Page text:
Are we disadvantaging students by neglecting to teach transcription skills?

Research output: Other contribution to conferenceAbstractpeer-review


Handwriting and computer keyboarding, together with spelling, are the everyday transcription processes used by students in contemporary classrooms. The link between transcription skills and learning has been well established in the literature (Kiefer, Schuler, Mayer, Trumpp, Hille & Sachse 2015). Poor transcription skills constrain thinking, planning and translating processes. If students are concerned with how to produce letter forms, locate the letters on a keyboard, or how to spell a word, they may either forget already developed ideas or disregard basic language structures, such as subject-verb agreement (Limpo, Alves, & Connelly, 2017, p. 27). It is also important to note that the physical requirements of handwriting and keyboarding may have different effects on writing quality and fluency (Feng, Lindner, Ji & Joshi, 2017).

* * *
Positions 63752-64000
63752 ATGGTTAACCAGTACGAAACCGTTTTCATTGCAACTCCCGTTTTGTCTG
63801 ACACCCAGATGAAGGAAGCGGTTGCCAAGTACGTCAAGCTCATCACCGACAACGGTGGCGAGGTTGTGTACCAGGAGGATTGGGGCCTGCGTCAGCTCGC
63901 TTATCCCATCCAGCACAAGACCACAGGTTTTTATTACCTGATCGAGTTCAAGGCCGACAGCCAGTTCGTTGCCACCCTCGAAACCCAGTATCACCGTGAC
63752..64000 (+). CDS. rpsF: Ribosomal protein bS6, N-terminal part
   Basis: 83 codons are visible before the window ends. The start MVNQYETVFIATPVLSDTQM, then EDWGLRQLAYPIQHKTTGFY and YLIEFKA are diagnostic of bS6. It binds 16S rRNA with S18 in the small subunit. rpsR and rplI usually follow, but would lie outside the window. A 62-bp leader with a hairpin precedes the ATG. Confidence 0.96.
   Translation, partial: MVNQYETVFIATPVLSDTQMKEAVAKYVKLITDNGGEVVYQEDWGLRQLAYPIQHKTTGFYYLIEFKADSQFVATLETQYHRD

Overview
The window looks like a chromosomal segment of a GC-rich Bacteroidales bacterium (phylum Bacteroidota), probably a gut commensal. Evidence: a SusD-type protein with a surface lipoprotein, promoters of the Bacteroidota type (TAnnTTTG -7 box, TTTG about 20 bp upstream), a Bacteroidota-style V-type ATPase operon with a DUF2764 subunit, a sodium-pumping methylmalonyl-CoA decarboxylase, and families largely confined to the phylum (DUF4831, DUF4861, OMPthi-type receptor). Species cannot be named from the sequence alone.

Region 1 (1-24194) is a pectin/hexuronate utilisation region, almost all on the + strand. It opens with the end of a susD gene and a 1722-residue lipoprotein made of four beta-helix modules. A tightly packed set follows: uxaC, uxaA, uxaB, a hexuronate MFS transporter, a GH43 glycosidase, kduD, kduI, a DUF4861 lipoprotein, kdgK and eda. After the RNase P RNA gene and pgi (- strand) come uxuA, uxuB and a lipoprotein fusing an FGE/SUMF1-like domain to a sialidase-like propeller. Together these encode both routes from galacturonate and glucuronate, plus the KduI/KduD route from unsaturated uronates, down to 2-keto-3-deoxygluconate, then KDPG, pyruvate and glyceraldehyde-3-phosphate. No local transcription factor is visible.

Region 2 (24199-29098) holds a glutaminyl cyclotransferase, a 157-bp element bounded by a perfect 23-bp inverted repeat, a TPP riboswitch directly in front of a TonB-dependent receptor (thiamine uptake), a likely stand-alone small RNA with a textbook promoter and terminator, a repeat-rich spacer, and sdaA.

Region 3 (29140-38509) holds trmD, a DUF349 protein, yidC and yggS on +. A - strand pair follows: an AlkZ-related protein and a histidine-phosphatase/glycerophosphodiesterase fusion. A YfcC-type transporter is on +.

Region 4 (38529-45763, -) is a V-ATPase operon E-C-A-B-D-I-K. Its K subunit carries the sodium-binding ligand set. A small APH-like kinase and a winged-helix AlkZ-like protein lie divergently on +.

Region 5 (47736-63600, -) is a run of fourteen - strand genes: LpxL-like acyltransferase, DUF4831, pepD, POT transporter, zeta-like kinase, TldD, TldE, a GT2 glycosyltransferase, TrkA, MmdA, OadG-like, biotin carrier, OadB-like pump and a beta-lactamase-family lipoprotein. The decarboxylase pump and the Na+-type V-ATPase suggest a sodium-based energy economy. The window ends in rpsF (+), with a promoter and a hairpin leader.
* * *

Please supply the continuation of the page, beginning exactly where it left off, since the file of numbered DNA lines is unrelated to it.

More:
Original languageEnglish
Publication statusPublished - Sept 2018
EventEuropean Conference on Educational Research (ECER) 2018 - Free University Bolzano, Bolzano, Italy
Duration: 03 Sept 201807 Sept 2018


ConferenceEuropean Conference on Educational Research (ECER) 2018
Abbreviated titleInclusion and exclusion, resources for educational research?
Internet address


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